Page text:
Formalizing Informal CALL in Learning English Language Skills

Formalizing Informal CALL in Learning English Language Skills

Norizan Abdul Razak (Universiti Kebangsaan Malaysia, Malaysia), Amr Abdullatif Yassin (Ibb University, Yemen) and Tg Nor Rizan Tg Mohamad Maasum (Universiti Kebangsaan Malaysia, Malaysia)
DOI: 10.4018/978-1-7998-2116-8.ch008
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This chapter aimed at exploring how to formalize informal CALL in learning English language skills. The focus of the study was on learners' ICT skills and learning strategies and CALL elements. The data were collected through semi-structured interviews with four learners. The findings showed that adult learners in this age of technology do not need any training to use CALL to study English language. Moreover, adult learners have acquired the learning strategies needed for studying English informally through CALL. In terms of CALL elements, the findings showed that there is a need to integrate the elements of behaviorist CALL, cognitive CALL, and constructivist CALL to make informal CALL more effective. Therefore, the focus should be directed to providing professionally-designed CALL tools that suffice the needs of the learners by those who have educational background about language teaching and learning. This will enhance informal CALL learning and make self-directed learning more efficient.
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The wave of IT (Information Technology) has influenced every aspect of our life, and technology has become a must in the field of language teaching and learning (Bahrani & Sim, 2012). Informal CALL (Computer Assisted Language Learning) has become a part of everyday activities through which learners can improve their language. This makes informal CALL a main trend in the process of language learning, as students all over the world spend time to learn English through CALL informally. Most of the students use CALL to improve their language, especially language skills. They come across and can easily access different materials (Selwyn & Gorard, 2004). This informal CALL has attracted most of the learners (Hague & Logan, 2009; Livingstone, 2001). That is, there is little need to attend a class or a course in order to use CALL to improve your language. Informal CALL materials are available all the time, which makes it a chance for interested students to access at any time to learn English language. However, informal CALL still needs more attention to make it more useful. The main concern regarding informal CALL is that students usually use websites and materials that might not be authentic. Perhaps, novice practitioners who have no background about learning theories or learning pedagogy prepare these materials and websites. This might make informal CALL not that useful as it lacks the basics of language teaching and learning.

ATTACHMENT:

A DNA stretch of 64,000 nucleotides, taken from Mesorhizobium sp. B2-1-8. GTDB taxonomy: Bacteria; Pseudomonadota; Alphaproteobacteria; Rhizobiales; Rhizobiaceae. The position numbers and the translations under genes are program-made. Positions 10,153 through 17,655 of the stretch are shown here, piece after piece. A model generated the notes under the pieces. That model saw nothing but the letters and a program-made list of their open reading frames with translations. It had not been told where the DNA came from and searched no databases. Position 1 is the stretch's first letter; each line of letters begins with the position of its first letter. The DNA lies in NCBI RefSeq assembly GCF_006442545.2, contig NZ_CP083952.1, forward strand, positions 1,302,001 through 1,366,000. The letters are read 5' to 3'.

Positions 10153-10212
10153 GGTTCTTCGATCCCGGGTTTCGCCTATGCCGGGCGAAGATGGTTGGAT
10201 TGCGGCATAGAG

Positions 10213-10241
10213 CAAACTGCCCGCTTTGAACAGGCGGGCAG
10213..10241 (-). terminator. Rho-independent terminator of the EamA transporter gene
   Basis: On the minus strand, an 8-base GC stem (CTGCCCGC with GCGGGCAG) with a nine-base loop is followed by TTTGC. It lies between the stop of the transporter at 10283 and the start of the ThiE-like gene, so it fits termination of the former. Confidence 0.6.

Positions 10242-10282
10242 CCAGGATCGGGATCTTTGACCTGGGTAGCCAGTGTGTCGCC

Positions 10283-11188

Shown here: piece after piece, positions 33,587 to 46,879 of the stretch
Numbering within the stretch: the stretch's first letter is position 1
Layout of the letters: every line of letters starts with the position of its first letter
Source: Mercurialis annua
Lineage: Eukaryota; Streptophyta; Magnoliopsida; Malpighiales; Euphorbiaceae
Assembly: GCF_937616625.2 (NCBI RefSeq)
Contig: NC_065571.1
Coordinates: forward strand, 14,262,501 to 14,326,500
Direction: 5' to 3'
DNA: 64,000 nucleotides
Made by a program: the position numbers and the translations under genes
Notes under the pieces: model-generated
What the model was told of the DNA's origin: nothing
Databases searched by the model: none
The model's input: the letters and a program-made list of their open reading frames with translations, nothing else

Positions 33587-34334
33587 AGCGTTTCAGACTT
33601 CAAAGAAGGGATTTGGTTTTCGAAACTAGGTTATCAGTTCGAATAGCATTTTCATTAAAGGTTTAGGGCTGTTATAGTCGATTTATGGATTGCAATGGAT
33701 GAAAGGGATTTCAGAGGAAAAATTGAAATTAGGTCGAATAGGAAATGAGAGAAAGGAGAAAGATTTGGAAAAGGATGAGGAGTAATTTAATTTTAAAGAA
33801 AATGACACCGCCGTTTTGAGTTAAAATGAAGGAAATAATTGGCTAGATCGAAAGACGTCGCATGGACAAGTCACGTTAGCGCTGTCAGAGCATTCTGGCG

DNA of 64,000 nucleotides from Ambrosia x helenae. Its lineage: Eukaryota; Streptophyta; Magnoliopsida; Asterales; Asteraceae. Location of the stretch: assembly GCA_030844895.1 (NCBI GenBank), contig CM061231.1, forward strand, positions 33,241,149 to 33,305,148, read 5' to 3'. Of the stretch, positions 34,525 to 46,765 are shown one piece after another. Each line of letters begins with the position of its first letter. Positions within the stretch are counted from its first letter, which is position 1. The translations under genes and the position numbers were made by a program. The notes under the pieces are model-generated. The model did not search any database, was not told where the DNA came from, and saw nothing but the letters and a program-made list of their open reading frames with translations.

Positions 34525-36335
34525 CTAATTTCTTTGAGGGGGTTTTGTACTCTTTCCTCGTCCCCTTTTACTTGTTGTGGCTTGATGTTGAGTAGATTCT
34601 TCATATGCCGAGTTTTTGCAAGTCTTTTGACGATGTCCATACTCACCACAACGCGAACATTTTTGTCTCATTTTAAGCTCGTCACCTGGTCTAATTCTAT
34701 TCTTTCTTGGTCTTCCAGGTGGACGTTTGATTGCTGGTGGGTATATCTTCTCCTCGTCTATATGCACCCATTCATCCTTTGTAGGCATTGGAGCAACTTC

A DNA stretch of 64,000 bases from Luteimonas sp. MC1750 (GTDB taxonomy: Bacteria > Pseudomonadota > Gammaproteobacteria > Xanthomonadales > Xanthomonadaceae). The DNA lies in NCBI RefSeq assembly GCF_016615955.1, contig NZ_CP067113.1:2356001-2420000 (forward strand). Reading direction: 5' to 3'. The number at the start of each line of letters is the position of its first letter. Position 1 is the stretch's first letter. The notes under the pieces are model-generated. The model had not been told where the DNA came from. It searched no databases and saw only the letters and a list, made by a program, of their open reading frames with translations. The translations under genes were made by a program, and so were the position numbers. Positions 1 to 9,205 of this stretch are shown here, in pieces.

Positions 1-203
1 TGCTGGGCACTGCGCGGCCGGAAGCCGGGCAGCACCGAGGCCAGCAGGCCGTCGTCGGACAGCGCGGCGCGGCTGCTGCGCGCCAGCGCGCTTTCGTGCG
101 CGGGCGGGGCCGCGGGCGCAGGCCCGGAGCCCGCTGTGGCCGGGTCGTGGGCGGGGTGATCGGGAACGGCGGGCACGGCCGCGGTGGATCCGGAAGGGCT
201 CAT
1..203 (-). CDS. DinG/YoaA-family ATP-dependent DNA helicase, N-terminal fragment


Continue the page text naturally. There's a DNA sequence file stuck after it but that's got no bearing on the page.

Therefore, the fact is still that most learners use informal CALL to learn English language on their own. This makes the investigation in formalizing informal CALL an essential issue. To do so, there is a need to focus on learners’ skills and CALL elements needed to formalize informal CALL. According to Kessler (2007), most of the teachers in the worldwide context lack formal preparation to use CALL in teaching. Although teachers are absent in informal CALL, their role is still essential in the process of designing and developing reliable CALL tools. Thus, the focus of this paper is on learners’ ICT skills and learning strategies, and CALL elements.

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